Last updated : 21 November 2011 By Queens MAD


IAN McCALL hasn't applied for a job in Scotland since resigning seven months ago as Partick Thistle manager.

Jobs have been available at St Johnstone, Hibs, Hearts, Kilmarnock and Ross County but McCall struggles to see the point in putting himself forward.

He feels chairmen in our top two leagues may regard him as being "tired".

Yet he feels better equipped now to do well at a high level than he did eight years ago when, as the hottest young Scottish manager in our game, he was given the top job at Dundee United.

His spell at Tannadice didn't go to plan. He had to slash around £1million off the wage budget and left United in 2005.

He then had a stint at Queen of the South followed by four years at Firhill.

Now, aged 47, McCall shouldn't be regarded as washed up - but he wonders if he'll get another opportunity.

McCall told MailSport: "I've been in management for 14 or 15 years and found this period to be quite hard.

"I keep busy, working at games for Radio Clyde, doing consultancy work with Kenny Moyes at Libero Sports Management and helping at Kelvinside Academy, taking kids' football and soccer exercise classes.

"It's important to put yourself in a position where you don't need to take the first job that's offered.

"Previously, I had never applied for jobs - jobs came after me. That will have to change now. I've not applied for any jobs here but have gone for jobs down south.

"I've nothing against Scottish football but feel I might be perceived as being a little bit tired. Maybe it would be good to go to England or abroad.

"A new breed is coming through - Paul Hartley, Paul Sheerin, Steven Pressley, Jackie McNamara and Jim McIntyre.

"Time will tell who will be good enough to survive in the game for a long time. There also appears to be a fashion to look towards Ireland. Maybe they're a cheaper option.

"But so many Scottish managers are being overlooked.

"Look at Jimmy Calderwood. His CV stacks up after success at Dunfermline and Aberdeen. Maybe chairmen see him as being old and tired. He should be in the game.

"I'm young and hungry. In 2003 I could have gone to almost any club.

"I turned down Aberdeen and Dundee United. United came back for me.

"My CV stands up to scrutiny. The only blemish I have is a six-month period at Tannadice. But what happened there wasn't down to me.

"Every gaffer has a similar story. Craig Levein can tell you things about Leicester. Walter Smith can tell you circumstances at Everton."

McCall enjoyed his battles in the SPL against Old Firm bosses Martin O'Neill and Alex McLeish and had huge admiration for Tony Mowbray when he was at Hibs.

He said: "There is no right or wrong way to play football. When I managed in the SPL the level I thought I had to get to was that of Mowbray and O'Neill.

"Tony played open and expansive football. Martin's teams could play great football but they could also batter teams.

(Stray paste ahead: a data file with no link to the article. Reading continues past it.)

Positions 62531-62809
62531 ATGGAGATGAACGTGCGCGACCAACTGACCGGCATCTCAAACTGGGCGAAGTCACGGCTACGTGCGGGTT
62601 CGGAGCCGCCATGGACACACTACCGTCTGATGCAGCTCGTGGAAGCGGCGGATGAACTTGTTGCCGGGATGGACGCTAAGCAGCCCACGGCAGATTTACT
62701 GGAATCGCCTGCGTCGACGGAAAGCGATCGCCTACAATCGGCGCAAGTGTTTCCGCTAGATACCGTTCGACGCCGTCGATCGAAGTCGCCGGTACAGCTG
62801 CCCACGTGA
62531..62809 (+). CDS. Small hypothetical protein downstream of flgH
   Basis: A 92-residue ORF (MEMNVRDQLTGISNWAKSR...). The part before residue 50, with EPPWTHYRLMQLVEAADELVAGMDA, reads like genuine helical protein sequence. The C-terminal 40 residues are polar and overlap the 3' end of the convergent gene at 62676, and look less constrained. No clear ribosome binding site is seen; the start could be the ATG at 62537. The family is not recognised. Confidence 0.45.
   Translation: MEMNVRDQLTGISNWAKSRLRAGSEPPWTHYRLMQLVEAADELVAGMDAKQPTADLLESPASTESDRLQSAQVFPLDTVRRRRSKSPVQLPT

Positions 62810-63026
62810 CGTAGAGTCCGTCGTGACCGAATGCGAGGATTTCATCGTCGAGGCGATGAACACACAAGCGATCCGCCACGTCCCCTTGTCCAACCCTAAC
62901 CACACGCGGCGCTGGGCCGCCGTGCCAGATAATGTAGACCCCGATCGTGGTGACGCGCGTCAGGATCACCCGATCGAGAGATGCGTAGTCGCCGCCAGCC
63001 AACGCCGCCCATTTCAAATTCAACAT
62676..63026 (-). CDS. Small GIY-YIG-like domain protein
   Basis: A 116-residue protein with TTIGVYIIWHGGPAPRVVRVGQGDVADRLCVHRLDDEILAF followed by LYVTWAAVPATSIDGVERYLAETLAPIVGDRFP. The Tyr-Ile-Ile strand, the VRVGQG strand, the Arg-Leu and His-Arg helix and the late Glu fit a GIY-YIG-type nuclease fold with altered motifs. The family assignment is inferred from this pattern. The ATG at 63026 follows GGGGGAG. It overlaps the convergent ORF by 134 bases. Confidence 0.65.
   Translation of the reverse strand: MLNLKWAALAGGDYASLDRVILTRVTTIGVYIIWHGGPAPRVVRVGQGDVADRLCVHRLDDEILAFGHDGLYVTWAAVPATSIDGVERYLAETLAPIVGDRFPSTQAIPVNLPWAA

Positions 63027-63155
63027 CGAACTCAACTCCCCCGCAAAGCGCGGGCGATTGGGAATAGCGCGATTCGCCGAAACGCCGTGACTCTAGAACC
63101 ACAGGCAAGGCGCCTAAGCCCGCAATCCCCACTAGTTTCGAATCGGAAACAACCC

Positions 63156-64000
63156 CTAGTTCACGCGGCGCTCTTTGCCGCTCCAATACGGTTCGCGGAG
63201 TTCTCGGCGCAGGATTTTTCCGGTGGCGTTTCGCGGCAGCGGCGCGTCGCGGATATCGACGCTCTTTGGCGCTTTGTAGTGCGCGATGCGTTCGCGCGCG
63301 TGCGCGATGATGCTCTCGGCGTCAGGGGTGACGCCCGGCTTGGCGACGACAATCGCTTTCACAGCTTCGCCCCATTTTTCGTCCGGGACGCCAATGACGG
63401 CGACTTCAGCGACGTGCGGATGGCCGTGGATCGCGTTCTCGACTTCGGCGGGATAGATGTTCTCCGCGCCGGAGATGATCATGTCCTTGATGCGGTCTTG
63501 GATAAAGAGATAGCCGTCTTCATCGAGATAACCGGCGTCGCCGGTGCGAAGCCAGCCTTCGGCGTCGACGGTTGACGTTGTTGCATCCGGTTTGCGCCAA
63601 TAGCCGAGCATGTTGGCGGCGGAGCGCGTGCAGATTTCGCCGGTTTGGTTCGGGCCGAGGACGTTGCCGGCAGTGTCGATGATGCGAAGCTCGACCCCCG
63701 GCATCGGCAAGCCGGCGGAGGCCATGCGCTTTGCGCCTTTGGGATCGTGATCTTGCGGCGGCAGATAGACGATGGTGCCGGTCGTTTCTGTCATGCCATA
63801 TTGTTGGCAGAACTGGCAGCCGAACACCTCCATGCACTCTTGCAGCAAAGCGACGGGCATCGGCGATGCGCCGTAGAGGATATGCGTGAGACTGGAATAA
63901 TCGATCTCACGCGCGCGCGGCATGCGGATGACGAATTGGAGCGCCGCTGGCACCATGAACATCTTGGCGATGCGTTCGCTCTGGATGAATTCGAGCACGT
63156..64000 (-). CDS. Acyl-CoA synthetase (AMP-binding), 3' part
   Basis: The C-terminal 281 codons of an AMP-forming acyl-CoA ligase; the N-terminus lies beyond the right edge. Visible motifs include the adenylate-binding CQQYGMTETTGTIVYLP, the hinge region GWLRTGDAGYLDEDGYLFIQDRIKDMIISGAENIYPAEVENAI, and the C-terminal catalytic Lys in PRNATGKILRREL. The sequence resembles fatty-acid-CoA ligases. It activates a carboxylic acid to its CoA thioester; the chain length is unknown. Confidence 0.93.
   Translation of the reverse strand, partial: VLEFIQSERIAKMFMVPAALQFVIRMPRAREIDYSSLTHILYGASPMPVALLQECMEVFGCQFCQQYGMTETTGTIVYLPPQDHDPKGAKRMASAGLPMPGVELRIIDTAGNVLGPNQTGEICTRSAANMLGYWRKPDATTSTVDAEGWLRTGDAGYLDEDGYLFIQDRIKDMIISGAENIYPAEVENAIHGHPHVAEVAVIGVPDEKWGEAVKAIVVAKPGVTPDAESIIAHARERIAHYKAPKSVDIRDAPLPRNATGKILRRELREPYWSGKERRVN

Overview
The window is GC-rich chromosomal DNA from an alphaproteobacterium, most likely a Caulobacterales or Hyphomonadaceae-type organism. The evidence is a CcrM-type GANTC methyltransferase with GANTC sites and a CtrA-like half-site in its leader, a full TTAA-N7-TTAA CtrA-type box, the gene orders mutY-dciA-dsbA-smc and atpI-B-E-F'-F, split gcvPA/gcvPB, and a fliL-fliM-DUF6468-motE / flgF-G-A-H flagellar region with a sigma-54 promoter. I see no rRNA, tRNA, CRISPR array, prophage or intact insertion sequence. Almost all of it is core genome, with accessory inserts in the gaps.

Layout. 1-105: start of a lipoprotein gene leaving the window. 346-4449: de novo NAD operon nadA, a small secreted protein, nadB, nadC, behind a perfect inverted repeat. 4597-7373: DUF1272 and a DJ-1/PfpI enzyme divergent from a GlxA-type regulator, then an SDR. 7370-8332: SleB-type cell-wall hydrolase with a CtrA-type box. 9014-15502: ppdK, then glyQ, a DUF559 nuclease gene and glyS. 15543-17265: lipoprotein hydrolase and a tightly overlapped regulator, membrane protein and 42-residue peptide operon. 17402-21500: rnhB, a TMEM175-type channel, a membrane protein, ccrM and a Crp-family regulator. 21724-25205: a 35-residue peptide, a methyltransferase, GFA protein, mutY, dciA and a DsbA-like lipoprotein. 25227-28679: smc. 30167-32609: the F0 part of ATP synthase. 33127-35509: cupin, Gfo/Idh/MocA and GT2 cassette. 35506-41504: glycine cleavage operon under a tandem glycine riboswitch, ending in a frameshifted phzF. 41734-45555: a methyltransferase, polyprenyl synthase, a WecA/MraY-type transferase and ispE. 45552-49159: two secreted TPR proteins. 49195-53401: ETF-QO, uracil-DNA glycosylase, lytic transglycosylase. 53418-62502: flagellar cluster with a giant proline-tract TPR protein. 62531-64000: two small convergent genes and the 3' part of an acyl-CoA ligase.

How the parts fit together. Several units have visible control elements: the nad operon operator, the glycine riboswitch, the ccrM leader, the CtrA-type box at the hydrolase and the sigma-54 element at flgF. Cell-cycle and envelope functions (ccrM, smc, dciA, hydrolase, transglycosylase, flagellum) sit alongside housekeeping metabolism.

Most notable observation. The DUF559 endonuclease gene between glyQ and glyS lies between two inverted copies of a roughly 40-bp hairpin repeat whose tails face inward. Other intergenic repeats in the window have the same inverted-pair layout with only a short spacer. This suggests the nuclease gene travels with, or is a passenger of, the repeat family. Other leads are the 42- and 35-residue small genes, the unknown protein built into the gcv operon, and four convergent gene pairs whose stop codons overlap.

"Now, there are just not as many good players in the top league.

"When I was last in the SPL, half-decent money was being paid - that's not the case now. The English Championship can pay seven or eight times our average wage."

McCall has shed four stones in weight over the past three years and only drinks an occasional shandy.

He's not like he was as a player when he used to break curfew after curfew to enjoy nights out. McCall now feels in good shape, physically and mentally, and hopes there will be an opportunity for him.

He turned down a well-paid job in India during the summer as he didn't want to be away from his family. Falkirk courted him at the end of last season.

It's now about waiting for the phone to ring. He said: "I see lots of guys managing and coaching at an excellent level and I gave them jobs over the years.

"From Derek McInnes and Tony Docherty now at Bristol, to Owen Coyle and Sandy Stewart, to Yogi Hughes and Brian Rice. That's a recommendation.

"Maybe I should take a smaller job at a part-time club and combine it with the other things I'm doing now.

"But perhaps that would be an admission that all the promise I showed, now won't happen - that I don't think I can get to that level.

"I was very unfulfilled as a player as to what I could have been. I don't want to be that way as a manager.

"I'm fitter now than I was a decade ago.

I did it the wrong way round. When I played I was terribly ill-disciplined.

"Yet as a boss I knew I needed a clear head all week because your work is done in a three-hour period on a Saturday, particularly at half-time. I look forward to that 15-minute spell again."

Ian up Fir being Jags boss again

Ian McCALL has vowed to return to boss Partick Thistle before he retires from football.

The 47-year-old insists the Jags have a special place in his heart despite him resigning earlier this year after four seasons in charge at Firhill.

McCall said: "I want to manage Partick again. It's a magical club. A lot of the stuff I was involved in at Thistle couldn't be put on my CV.

"It was a shell when I took over. I became immersed because I lived near the stadium. I was at youth games, out scouting kids and sourcing shirt sponsors. I resigned but there was no animosity. A few things just weren't right and I found my last 18 months there very hard.

"Yet I would have stayed for 10 years, but I was worried that would have been seen as a lack of ambition."